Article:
PI3K-dependent activation of c-FLIP by IE2 during HCMV infection. Lysates of mock or HCMV-infected HRPE cells were collected at the indicated time pi, followed by real-time RT-PCR (A), Western analyses (B and C), or immunostaining (D). C, HRPE cells were treated with IE2 siRNA (lanes 1–4) or control siRNA (lanes 5–8) before HCMV infection. D, HRPE cells on day 3 pi were collected and triply stained with DAPI (a, blue), HCMV IE Ab MAB810 (b, green), and c-FLIP (c, red) or DAPI (e, blue), HCMV UL36 (f, red), and c-FLIP (g, green). d and h are merged signals of IE and c-FLIPL or UL36 and c-FLIP, respectively. Arrows, HRPE cells without HCMV IE expression. Bar, 20 μm. E and F, Virus infection using UV-inactivated HCMV (lane 3), or cells pretreated with 1 μg/ml CHX for 4 h (lane 4) or 200 μM of the PI3K inhibitor, LY294002, for 1 h (lane 5) failed to increase the mRNA (E) or protein (F) level of c-FLIPL. MIE, HCMV MIE.

Close modal
FIGURE 6.

Expression of c-FLIP, HCMV IE, and TUNEL staining in HCMV-infected human retina. Representative retina sections from AIDS patients with (A–D) or without (E–H) HCMV retinitis were assayed for the expression of HCMV IE (A and E, dark purple), c-FLIP (B and F, brownish-red), or both (C and G) by immunohistochemistry with Abs against HCMV IE or c-FLIP. Blue arrows, Examples of colocalization of c-FLIP and HCMV IE Ags. D and H, Dual stain of HCMV IE (dark purple dots, red arrows) by immunohistochemistry and TUNEL (brownish red, green arrows). Bar, 100 μm.

FIGURE 6.

Expression of c-FLIP, HCMV IE, and TUNEL staining in HCMV-infected human retina. Representative retina sections from AIDS patients with (A–D) or without (E–H) HCMV retinitis were assayed for the expression of HCMV IE (A and E, dark purple), c-FLIP (B and F, brownish-red), or both (C and G) by immunohistochemistry with Abs against HCMV IE or c-FLIP. Blue arrows, Examples of colocalization of c-FLIP and HCMV IE Ags. D and H, Dual stain of HCMV IE (dark purple dots, red arrows) by immunohistochemistry and TUNEL (brownish red, green arrows). Bar, 100 μm.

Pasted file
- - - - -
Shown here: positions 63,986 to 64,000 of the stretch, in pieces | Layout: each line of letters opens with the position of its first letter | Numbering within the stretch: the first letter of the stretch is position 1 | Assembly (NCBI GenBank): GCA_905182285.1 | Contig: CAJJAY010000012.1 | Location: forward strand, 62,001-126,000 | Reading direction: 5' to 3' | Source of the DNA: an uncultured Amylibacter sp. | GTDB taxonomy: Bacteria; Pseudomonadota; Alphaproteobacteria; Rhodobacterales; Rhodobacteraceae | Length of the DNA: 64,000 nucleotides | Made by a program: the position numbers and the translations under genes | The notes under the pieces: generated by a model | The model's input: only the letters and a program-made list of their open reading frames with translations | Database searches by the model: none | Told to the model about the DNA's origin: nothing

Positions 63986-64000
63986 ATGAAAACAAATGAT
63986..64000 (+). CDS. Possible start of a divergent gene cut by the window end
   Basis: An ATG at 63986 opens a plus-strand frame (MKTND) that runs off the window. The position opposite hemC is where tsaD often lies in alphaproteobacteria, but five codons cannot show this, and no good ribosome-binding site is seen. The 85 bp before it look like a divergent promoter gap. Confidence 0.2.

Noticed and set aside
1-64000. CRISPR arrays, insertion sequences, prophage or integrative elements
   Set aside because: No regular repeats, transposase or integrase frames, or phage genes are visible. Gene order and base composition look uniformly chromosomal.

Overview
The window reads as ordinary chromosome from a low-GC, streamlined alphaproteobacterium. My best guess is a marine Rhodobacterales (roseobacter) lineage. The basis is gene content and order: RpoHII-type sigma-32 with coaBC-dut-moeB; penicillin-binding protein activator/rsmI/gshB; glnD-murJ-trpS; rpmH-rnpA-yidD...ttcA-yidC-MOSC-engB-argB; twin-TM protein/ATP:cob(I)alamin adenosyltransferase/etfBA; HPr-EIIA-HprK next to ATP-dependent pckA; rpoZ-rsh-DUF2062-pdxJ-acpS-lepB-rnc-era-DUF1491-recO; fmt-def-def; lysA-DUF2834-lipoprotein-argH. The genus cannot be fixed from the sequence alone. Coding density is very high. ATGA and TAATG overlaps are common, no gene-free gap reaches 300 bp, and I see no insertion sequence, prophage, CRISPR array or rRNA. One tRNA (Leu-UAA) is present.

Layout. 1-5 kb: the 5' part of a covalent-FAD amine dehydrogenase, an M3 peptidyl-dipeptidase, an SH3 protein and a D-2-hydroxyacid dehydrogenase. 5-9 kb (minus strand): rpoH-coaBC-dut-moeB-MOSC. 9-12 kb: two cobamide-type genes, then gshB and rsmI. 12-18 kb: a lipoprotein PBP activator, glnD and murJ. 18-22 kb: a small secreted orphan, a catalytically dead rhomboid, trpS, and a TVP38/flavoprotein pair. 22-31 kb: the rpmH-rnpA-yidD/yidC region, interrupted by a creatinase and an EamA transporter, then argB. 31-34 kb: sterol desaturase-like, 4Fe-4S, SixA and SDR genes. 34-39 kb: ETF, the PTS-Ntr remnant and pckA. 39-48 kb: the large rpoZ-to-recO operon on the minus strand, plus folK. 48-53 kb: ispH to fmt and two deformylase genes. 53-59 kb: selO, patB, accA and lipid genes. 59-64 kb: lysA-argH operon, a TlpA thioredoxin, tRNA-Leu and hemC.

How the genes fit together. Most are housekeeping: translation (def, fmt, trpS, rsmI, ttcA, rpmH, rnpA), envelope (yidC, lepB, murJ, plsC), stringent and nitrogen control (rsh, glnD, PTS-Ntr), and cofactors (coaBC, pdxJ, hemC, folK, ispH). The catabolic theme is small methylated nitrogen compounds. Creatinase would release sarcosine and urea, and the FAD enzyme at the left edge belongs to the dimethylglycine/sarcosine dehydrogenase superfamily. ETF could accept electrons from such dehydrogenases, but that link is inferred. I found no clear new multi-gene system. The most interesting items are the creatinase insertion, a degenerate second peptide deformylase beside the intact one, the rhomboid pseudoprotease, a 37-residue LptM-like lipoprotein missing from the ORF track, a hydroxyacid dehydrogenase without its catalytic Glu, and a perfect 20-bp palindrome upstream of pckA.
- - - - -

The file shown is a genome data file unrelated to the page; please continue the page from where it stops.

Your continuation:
Close modal

The HRPE cell line, ARPE-19, the human colon cancer cell line, RKO, and HCMV strain, AD169, were obtained from, and maintained as instructed by, the American Type Culture Collection. Cell-free virus stock and infections were prepared as described previously (11). All infections were conducted at a multiplicity of infection (MOI) of 5, except in Fig. 5 B. Transfections, luciferase assays, and Western blotting were all performed as described previously (11). For reporter assays using the PI3K inhibitor, the indicated amounts of LY294002 were added to the culture medium 8 h before harvesting cells. IE2 siRNA experiments were conducted according to the procedures described by Zhang et al. (21).

FIGURE 5.

The FasL- and TRAIL-induced activities of caspase 8 are both down-regulated in HCMV-infected HRPE cells. HRPE cells were infected with HCMV for 2 h and subsequently treated with 1 μg/ml FasL (A–C) or 0.5 μg/ml TRAIL, 48 h later. The cell lysates were collected on day 1 (D1), day 2 (D2), or day 3 (D3) poststimuli treatment to analyze the activity of caspase 8 by ELISA. B, Similar experiments with A were conducted except that a different MOI (0.01, 0.1, 1, and 5) of viruses was used. D, Similar experiments with A were conducted except that cells were transfected with the indicated siRNA 24 h before HCMV infection.

FIGURE 5.